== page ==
Chicago has long had rules to punish taxi companies that allow dangerous cabbies to drive their vehicles, but those rules have rarely been enforced.
A Tribune investigation found that in only two cases since 2008 did city regulators try to impose fines on cab companies for hiring repeat offenders. During that time, scores of companies could have been cited.
Companies avoided penalties for handing the keys to drivers such as Rida Lemghari, who had been cited by city regulators at least 46 times in five years and found liable of the charges in 33 cases. Cabs from one industry mogul's business consortium were linked to at least 14 of those guilty cases, including when the city found that Lemghari tried to run motorist Aja Engel off Wacker Drive.
"The companies should be responsible for them," Engel told the Tribune. "One or two tickets is one thing. But when it's 46 and nobody is doing anything, that's crazy."
The Emanuel administration said the law is so weak and narrowly written, it hasn't been worth the effort for it or the previous administration to enforce it. Instead, city officials are focusing on a new ordinance — it's set to go into effect this summer — they say will be easier to enforce and finally hold cab companies accountable for repeat offenders they let behind the wheel.
"One of the reasons why we took on the challenge of rewriting the ordinance is because we needed it to be clear, crisp and easy to enforce," said Rosemary Krimbel, commissioner of the Business Affairs and Consumer Protection department.
But the city's interpretation of current code is debatable and part of a broader question about how much companies should be accountable for what drivers do.
Current law ignored
Some in the cab industry say companies shouldn't be liable for drivers' actions under the current code. There's a shortage of drivers willing to work the long hours needed to make meager pay. And there's no way, for now, to easily check a driver's history of citations.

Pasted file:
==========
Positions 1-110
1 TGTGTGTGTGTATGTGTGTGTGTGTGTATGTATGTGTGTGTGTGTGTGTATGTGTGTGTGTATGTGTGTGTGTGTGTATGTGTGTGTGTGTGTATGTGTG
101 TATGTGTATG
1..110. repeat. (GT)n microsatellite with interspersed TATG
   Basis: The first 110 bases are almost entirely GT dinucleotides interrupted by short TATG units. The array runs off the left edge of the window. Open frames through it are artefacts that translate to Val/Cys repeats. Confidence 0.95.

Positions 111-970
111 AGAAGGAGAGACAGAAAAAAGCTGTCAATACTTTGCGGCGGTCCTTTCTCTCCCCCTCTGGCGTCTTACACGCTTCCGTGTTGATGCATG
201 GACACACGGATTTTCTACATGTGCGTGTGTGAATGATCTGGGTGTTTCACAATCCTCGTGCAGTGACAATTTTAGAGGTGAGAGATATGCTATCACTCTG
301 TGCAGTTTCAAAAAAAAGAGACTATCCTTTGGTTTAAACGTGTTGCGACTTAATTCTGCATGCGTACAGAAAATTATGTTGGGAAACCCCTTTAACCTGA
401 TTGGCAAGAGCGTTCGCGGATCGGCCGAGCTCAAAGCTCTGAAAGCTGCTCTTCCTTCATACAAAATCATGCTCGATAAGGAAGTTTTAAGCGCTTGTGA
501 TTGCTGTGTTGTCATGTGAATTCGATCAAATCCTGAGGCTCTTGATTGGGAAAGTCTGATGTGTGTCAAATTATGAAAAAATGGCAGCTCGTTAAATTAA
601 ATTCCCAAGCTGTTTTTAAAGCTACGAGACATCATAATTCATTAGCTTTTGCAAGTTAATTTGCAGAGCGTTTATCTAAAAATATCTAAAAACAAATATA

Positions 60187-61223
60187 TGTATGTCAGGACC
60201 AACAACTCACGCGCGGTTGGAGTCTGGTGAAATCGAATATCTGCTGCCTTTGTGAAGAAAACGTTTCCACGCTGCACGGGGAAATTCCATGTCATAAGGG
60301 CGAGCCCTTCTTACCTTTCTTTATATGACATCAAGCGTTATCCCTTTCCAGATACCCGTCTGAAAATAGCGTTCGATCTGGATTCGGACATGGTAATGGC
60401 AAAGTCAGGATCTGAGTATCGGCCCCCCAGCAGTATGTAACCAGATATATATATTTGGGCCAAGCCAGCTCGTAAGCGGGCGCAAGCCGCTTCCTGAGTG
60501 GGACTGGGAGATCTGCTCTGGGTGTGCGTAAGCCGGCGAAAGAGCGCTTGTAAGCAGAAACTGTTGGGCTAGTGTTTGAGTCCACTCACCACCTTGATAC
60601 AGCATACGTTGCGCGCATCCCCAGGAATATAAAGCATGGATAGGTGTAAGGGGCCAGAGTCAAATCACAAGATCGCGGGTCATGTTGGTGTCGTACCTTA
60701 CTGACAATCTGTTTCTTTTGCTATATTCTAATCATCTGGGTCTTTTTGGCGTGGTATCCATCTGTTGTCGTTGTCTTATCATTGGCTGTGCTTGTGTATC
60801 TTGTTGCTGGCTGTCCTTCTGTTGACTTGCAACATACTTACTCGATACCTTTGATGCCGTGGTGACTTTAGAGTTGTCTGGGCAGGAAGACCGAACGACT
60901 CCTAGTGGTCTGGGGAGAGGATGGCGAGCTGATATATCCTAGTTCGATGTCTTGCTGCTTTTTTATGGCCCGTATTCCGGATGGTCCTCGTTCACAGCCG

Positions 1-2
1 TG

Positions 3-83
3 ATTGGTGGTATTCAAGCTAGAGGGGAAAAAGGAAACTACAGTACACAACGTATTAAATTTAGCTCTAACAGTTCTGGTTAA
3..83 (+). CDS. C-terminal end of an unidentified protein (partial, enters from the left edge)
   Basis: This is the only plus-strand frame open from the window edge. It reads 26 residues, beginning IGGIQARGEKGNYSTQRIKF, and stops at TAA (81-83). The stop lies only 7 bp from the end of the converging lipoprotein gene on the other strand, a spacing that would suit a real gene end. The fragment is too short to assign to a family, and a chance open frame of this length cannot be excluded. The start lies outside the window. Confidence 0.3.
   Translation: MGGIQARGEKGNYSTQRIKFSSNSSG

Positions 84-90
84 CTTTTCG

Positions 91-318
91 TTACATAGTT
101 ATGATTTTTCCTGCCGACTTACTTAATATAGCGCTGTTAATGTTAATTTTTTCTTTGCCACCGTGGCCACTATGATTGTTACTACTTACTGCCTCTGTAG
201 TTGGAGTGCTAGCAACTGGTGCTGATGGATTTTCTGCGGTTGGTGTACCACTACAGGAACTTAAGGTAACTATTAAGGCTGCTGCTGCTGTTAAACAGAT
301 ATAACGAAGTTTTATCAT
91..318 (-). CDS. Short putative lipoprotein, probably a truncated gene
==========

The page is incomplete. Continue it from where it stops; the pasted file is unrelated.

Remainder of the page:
Drivers are not technically employees, but rather independent contractors whose training and oversight is formally overseen by the city.
Tribune investigations in recent months showed how the city, for years, regularly cut plea deals allowing repeat offenders to stay on the road, something city officials are now curtailing. This is the first look at how the city has also been lax in its policing of the companies using dangerous drivers.
"No owner wants a bad driver in his car. We don't gain anything," said industry lobbyist Baxter Swilley. "The reason why you get those repeat offenders is because (companies) don't know, and they don't have the mechanism or systems to track these drivers."
Systems or not, a 2000 provision requires companies be fined up to $750 for leasing to a driver who has committed an offense with the owner's cab and then commits the same offense again with the same owner's cab.
A 1997 provision requires the city to revoke the medallion of a cab used to violate the repeat-offender provision and certain other rules at least five times in a year. The medallion is an owner's legal right to operate a cab — and typically costs six figures.
Neither provision has been enforced, and just why offers a lesson in how mandatory edicts in city code can lead to little action.
City regulators said they've long lacked the computer systems, personnel or interagency cooperation to track cases in a way to enforce either provision. Even today, much of the research would need to be done by hand to determine if specific cases would trigger what regulators consider the narrow parameters of the ordinance.
They say all the work likely would lead to little payoff. When they occasionally enforced the 2000 provision, they found cases dragged on and city hearing officers imposed small penalties. The most recent case was in 2008.
So regulators focus on other provisions, such as penalizing companies for cabs being dirty, in disrepair or being previously salvaged vehicles. The latter led to a high-profile 2010 sting netting more than $1 million in fines. That included more than $800,000 from some of about 150 companies associated with Symon Garber.
Garber came to Chicago in 2002 and soon rose to the top of the industry. He gave generally modest amounts of money to various state and local political campaigns, including to former Mayor Richard M. Daley's, as well as Rahm Emanuel's 2011 opponent, Gery Chico, while his companies grew to control about a tenth of the city's taxi fleet through maroon cabs under the names Chicago Carriage or Royal 3CCC.
He frequently leased cabs to the oft-cited driver Lemghari, who did not respond to messages requesting an interview. Records obtained from the city show he joined the industry as a driver in 2006, and by 2008 had become a regular at Garber's Bronzeville cab barn. Within two years, he had accumulated 14 citations in Garber cabs in which hearing officers found Lemghari liable — most commonly as part of plea deals for the catchall charge of "discourteous conduct."